•  365
    Looks and Perceptual Justification
    Philosophy and Phenomenological Research 96 (1): 110-133. 2018.
    Imagine I hold up a Granny Smith apple for all to see. You would thereby gain justified beliefs that it was green, that it was apple, and that it is a Granny Smith apple. Under classical foundationalism, such simple visual beliefs are mediately justified on the basis of reasons concerning your experience. Under dogmatism, some or all of these beliefs are justified immediately by your experience and not by reasons you possess. This paper argues for what I call the looks view of the justification …Read more
  •  73
    Cohen on ‘Epistemic’
    Inquiry: An Interdisciplinary Journal of Philosophy 59 (7-8): 889-905. 2016.
    Stewart Cohen offers a critique of much contemporary epistemology. Epistemologies use the term ‘epistemic’ in order to specify the issues they investigate and about which they disagree. Cohen sees widespread confusion about these issues. The problem, he argues, is that ‘epistemic’ is functioning as an inadequately defined technical term. I will argue, rather, that the troubles come more from non-technical vocabulary, in particular with ‘justification’ and ‘ought’, and generally from the difficul…Read more
  •  10
    Epistemology: An Anthology (edited book)
    Wiley. 2008.
    New and thoroughly updated, Epistemology: An Anthology continues to represent the most comprehensive and authoritative collection of canonical readings in the theory of knowledge. Concentrates on the central topics of the field, such as skepticism and the Pyrrhonian problematic, the definition of knowledge, and the structure of epistemic justification Offers coverage of more specific topics, such as foundationalism vs coherentism, and virtue epistemology Presents wholly new sections on 'Testimon…Read more
  •  251
    Weak deflationism
    Mind 106 (421): 69-98. 1997.
    Is truth a substantial feature of truth-bearers? Correspondence theorists answer in the affirmative, deflationists in the negative. Correspondence theorists cite in their defense the dependence of truth on meaning or representational content. Deflationists in turn cite the conceptual centrality of simple equivalences such as ''Snow is white' is true iff snow is white'' and 'It is true that snow is white iff snow is white'. The apparent facts to which these theorists appeal correspond to some of …Read more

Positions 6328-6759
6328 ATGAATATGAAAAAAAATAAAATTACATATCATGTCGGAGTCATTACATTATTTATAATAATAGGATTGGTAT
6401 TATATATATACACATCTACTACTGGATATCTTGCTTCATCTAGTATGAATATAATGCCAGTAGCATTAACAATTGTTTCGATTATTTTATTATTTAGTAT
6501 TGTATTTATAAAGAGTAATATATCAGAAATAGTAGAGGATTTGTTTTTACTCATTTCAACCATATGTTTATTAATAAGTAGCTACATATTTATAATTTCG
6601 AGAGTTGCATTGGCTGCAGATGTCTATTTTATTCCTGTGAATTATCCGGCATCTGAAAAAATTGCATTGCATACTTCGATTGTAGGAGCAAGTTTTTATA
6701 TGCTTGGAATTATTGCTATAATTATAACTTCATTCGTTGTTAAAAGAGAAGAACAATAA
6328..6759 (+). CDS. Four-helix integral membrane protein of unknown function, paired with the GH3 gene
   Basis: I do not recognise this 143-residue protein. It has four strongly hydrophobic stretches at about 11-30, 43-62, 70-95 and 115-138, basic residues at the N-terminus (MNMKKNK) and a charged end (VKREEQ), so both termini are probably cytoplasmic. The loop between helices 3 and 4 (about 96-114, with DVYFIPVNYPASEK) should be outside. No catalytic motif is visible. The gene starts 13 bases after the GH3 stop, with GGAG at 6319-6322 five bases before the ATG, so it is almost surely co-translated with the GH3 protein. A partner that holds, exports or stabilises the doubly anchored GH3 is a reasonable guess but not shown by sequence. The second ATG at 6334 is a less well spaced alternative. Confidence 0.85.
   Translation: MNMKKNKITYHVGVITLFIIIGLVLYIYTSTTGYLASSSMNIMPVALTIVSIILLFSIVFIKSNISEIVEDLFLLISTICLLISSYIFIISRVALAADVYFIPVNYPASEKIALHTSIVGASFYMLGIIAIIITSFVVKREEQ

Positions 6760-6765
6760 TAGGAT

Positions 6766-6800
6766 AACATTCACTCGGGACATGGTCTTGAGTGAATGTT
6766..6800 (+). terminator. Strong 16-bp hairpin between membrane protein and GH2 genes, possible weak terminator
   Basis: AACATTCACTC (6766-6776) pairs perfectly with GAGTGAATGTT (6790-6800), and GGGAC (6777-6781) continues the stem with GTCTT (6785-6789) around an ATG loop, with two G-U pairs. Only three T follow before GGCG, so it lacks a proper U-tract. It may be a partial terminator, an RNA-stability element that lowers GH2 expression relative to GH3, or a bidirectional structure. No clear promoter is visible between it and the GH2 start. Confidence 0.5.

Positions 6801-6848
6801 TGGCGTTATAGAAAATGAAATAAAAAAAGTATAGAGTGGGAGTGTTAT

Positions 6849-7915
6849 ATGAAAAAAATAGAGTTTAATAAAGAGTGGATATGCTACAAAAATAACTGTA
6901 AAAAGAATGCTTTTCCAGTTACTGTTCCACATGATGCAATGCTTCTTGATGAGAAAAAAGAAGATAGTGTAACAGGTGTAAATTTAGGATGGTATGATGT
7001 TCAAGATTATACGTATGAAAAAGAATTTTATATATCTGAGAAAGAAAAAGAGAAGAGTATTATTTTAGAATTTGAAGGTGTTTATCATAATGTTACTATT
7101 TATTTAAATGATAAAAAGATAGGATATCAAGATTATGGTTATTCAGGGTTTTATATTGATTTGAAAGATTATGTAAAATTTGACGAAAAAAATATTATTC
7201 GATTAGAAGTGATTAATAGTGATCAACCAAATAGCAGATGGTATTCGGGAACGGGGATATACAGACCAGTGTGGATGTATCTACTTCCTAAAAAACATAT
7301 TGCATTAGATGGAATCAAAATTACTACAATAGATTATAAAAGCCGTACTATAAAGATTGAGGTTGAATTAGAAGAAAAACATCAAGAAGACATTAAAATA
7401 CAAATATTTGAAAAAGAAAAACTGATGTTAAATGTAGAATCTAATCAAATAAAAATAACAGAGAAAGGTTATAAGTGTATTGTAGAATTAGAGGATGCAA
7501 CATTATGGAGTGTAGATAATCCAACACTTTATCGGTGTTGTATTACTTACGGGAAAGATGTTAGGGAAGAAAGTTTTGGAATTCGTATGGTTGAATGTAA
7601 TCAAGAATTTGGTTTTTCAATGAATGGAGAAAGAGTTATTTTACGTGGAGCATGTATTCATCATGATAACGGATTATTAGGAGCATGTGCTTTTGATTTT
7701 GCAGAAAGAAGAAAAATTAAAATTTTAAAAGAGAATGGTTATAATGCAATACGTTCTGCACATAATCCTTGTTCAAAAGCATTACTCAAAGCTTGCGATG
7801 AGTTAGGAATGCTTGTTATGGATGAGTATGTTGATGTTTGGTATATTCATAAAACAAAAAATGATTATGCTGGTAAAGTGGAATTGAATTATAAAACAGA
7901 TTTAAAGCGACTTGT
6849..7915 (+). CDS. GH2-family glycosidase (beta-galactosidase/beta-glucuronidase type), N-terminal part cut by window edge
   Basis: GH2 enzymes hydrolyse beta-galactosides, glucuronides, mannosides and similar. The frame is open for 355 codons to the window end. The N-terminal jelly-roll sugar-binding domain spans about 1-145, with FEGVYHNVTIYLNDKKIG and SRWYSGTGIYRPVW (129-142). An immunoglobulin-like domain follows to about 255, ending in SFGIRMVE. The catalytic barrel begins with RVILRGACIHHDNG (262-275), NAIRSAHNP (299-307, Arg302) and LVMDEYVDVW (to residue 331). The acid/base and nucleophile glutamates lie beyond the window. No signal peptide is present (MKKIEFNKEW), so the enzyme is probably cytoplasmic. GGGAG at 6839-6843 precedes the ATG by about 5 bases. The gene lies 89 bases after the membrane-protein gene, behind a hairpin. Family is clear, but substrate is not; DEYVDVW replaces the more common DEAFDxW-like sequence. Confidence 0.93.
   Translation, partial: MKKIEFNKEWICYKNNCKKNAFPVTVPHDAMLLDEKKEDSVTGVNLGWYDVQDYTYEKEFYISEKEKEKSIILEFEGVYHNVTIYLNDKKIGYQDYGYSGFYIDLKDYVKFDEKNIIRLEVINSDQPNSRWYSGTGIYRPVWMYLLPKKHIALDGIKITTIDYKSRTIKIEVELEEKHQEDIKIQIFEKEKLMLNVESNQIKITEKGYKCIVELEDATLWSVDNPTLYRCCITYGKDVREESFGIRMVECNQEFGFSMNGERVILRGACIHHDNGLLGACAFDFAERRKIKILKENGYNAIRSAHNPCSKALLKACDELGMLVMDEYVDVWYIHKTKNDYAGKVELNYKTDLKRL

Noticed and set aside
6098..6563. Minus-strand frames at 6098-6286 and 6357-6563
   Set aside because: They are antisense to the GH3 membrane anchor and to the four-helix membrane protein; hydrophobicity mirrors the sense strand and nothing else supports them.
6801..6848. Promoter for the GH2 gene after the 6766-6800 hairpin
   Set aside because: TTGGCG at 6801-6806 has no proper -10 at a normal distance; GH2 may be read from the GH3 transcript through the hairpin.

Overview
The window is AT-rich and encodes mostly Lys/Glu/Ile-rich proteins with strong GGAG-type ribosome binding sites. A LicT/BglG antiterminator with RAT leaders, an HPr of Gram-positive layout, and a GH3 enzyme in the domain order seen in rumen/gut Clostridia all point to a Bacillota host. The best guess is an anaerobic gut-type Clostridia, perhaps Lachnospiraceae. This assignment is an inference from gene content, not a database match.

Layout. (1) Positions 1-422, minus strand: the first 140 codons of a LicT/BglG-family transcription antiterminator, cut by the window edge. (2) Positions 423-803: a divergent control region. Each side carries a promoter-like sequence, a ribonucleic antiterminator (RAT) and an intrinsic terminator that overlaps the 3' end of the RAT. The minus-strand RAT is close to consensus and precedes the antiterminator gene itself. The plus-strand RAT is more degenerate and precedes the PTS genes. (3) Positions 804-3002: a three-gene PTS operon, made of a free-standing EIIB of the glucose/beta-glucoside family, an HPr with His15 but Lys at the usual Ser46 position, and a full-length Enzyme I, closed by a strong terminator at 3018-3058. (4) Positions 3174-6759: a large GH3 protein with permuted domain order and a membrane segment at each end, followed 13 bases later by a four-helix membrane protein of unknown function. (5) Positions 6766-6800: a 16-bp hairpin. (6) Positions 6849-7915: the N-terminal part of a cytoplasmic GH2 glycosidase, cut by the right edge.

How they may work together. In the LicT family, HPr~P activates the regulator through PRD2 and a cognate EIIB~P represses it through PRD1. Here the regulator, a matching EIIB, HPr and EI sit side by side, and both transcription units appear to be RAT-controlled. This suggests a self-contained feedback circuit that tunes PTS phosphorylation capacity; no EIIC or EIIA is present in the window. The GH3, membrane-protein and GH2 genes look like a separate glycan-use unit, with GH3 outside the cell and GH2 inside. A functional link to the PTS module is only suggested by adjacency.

•  396
    On Pragmatic Encroachment in Epistemology
    Philosophy and Phenomenological Research 75 (3): 558-589. 2007.
    We argue, contrary to epistemological orthodoxy, that knowledge is not purely epistemic -- that knowledge is not simply a matter of truth-related factors (evidence, reliability, etc.). We do this by arguing for a pragmatic condition on knowledge, KA: if a subject knows that p, then she is rational to act as if p. KA, together with fallibilism, entails that knowledge is not purely epistemic. We support KA by appealing tothe role of knowledge-citations in defending and criticizing actions, and by …Read more
  •  234
    Advice for fallibilists: put knowledge to work
    Philosophical Studies 142 (1): 55-66. 2009.
    We begin by asking what fallibilism about knowledge is, distinguishing several conceptions of fallibilism and giving reason to accept what we call strong epistemic fallibilism, the view that one can know that something is the case even if there remains an epistemic chance, for one, that it is not the case. The task of the paper, then, concerns how best to defend this sort of fallibilism from the objection that it is “mad,” that it licenses absurd claims such as “I know that p but there’s a chanc…Read more
  •  159
    Temporal parts
    Philosophy Compass 2 (5). 2007.
  •  331
    Memory and epistemic conservatism
    Synthese 157 (1): 1-24. 2007.